• Investment money will pour into clean technology firms at an accelerating rate as investors, though chastened by the nosedive in technology stocks, view clean tech's attractive growth potential. During 2000, more than US$1.4 billion of equity investments were made in clean-tech companies by angels and venture capital firms. Adding the money invested in clean-tech firms through initial public offerings the total escalates to more than US$2 billion. Company research-and development investments in clean tech will skyrocket, too, with a few leadership companies in each sector leading the way.
  • Clean technologies stand to provide significant relief to shortages in energy, water, and other natural resources, while providing a path for both developed and developing countries to address such pressing concerns as greenhouse gas emissions, deforestation, resource scarcity, and air and water pollution.
  • Clean technologies will engender a variety of social benefits, from reduced illness and infant mortality to citizens' improved ability to hold meaningful jobs and raise families. As such, clean tech increasingly will become a cornerstone of the growing global movement toward a more just and sustainable society.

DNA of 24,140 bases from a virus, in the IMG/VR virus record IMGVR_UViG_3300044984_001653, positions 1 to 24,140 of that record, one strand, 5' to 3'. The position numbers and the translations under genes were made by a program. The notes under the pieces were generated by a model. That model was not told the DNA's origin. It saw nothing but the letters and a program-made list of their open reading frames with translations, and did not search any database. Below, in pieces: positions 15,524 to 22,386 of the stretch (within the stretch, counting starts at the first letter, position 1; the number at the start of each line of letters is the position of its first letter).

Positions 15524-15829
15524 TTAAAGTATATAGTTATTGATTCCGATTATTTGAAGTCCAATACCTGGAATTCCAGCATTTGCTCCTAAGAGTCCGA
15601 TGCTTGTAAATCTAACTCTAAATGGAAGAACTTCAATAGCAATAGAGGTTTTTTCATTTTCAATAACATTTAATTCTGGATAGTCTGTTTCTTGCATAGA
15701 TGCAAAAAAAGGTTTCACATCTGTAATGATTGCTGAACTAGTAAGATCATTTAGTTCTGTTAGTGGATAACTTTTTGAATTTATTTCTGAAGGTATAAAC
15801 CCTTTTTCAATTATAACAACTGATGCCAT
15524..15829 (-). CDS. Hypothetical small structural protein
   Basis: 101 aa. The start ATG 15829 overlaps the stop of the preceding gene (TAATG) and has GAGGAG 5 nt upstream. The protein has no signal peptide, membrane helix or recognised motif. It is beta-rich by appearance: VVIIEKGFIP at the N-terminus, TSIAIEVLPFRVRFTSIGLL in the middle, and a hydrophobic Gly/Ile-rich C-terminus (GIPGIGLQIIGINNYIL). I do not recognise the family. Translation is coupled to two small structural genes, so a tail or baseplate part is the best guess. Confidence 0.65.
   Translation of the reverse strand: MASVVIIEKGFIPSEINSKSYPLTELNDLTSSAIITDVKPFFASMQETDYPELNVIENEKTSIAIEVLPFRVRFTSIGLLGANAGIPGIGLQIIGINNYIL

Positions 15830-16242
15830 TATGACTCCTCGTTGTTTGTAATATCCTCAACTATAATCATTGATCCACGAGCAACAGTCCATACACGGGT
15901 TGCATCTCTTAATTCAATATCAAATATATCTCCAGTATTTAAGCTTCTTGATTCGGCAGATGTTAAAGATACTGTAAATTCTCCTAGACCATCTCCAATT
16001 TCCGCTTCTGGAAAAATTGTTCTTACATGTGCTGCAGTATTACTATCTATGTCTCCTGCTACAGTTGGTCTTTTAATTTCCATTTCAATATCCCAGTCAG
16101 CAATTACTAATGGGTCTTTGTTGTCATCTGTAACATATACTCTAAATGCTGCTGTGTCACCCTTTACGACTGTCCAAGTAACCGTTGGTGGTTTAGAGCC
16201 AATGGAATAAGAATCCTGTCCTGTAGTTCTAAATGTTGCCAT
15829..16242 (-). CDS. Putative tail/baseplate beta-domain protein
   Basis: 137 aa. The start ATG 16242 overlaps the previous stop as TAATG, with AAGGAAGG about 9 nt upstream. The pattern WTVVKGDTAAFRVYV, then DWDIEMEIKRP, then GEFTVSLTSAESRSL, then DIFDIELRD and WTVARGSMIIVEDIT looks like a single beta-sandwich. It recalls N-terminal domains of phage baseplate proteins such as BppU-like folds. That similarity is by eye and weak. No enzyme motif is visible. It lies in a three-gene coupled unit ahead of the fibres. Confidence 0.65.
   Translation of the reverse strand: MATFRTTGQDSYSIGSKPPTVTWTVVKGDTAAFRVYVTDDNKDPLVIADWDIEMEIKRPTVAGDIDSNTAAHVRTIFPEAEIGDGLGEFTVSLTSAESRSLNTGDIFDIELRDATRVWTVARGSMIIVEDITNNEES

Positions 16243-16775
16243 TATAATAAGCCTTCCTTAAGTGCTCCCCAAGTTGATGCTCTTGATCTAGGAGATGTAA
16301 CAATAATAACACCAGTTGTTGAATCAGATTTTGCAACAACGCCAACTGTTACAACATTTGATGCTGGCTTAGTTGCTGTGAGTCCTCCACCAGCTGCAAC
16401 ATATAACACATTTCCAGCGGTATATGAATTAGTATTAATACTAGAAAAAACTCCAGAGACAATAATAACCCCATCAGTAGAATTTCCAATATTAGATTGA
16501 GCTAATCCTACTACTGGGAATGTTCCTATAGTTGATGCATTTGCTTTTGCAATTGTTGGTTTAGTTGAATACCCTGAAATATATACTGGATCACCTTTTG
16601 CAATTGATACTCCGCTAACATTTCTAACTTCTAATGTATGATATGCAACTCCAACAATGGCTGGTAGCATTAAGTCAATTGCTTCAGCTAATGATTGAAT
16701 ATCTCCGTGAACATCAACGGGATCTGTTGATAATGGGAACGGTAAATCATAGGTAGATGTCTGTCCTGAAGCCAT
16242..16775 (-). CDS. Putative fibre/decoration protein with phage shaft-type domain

• The success of clean technologies will depend nearly as much on government investments and policies as on companies' entrepreneurial and marketing skills. Some countries -- in northern Europe, for example, as well as Japan -- recognize this and are aggressively promoting clean-tech agendas. Other countries may be forcing clean-tech companies to compete on an uneven playing field through subsidies and policies that favor coal mining, oil drilling, clearcutting, and other "dirty" technologies.

Today's clean-tech revolution is the result of a convergence of environmental, tech-nological, economic, and social factors. Among them: 

total investment chart

  • Energy uncertainty, exemplified by electricity shortages in California, has increased demand for "distributed generation," technologies such as microturbines, wind turbines, and solar photovoltaics, which enable electricity to be generated at or near where it is needed, rather than being shipped hundreds of miles over power lines.
  • Technological advances, including continued innovations in microelectronics, biology, chemistry, and physics, have significantly improved the performance of many clean technologies.